Frozen HELOC?

by Wade Barnes 22. August 2008

Given the current declining trend in the housing market, some lenders have chosen to not only exit the Home Equity Line of Credit (HELOC) business but also to freeze their existing customers' lines. What does this mean for me?

If you have a HELOC with a lender who has decided to freeze their current lines, some impacts are rather blatant while others may not be so obvious. The obvious part is once your line is frozen, you are unable to make further advances. This could place you in a huge bind if in fact you had plans to use your HELOC for future home projects, a wedding, school expenses, vacation, or the like.

What's not so obvious? Well behind the scenes, when a lender decides to freeze or close your HELOC one of two things can happen. First, if you have no outstanding balance, the creditor will likely report to the credit bureaus (Equifax, Experian, and TransUnion) that the loan was closed by the credit grantor. Although this was closed due to no adverse action on your behalf, this is not a desirable notation on your credit report. If you have an outstanding balance, the creditor will likely reduce your credit limit to match your outstanding balance, which looks as if you have maxed out your credit line. Having a maxed out credit limit is also undesirable.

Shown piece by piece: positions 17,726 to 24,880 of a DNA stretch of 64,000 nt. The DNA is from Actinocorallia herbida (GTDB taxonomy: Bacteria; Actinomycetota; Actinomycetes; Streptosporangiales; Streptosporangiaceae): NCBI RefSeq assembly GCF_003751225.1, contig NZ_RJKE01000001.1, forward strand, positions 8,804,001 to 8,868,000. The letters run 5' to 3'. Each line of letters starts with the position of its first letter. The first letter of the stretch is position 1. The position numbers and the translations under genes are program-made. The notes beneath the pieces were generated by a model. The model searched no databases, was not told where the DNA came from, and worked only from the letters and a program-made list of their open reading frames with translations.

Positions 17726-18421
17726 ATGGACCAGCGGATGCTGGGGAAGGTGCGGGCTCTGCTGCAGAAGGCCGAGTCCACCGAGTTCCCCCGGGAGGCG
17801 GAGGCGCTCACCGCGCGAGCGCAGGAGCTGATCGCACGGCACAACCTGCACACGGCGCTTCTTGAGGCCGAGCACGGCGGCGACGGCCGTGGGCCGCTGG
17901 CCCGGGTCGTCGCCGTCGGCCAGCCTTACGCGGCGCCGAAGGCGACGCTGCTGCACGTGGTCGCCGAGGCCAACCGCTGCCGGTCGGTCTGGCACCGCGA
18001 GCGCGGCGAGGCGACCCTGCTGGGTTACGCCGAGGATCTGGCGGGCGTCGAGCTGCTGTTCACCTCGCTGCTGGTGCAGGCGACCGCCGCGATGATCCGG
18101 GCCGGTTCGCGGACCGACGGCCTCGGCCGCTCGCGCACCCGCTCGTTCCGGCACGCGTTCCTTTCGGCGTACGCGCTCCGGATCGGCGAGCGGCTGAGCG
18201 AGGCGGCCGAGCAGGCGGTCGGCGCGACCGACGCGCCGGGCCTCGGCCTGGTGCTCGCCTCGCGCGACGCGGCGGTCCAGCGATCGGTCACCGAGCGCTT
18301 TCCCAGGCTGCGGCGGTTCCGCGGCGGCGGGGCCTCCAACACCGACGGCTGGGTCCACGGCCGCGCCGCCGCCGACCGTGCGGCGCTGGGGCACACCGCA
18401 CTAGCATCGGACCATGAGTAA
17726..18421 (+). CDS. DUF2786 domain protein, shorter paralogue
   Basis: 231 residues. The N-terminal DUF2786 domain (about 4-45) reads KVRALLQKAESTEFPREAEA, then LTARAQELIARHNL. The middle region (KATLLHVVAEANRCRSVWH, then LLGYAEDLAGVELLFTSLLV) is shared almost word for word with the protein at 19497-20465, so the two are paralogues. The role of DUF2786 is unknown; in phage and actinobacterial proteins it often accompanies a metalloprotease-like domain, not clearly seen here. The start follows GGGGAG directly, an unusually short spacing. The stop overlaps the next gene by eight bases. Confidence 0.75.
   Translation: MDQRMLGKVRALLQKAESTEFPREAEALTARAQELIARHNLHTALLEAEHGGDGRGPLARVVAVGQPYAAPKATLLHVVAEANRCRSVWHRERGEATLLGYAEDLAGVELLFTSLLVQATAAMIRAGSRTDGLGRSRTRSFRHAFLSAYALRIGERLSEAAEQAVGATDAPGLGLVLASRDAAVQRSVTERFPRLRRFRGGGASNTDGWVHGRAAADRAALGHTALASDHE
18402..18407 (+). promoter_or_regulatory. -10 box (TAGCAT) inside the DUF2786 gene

Having accounts that were closed by the credit grantor as well as having credit limits that are maxed out both impact your credit score. So, not only are you unable to use your credit line for future uses, your credit is also being tarnished by the lender's decision to exit the market.

What's next? Well, you have options. Not all lenders are exiting the market; in fact many lenders are still actively seeking this business. It would be wise to find a lender who is interested in your business. Refinancing your credit line will allow you to not only have the line of credit for future purposes but will also lessen the negative impacts of your lender's decision.

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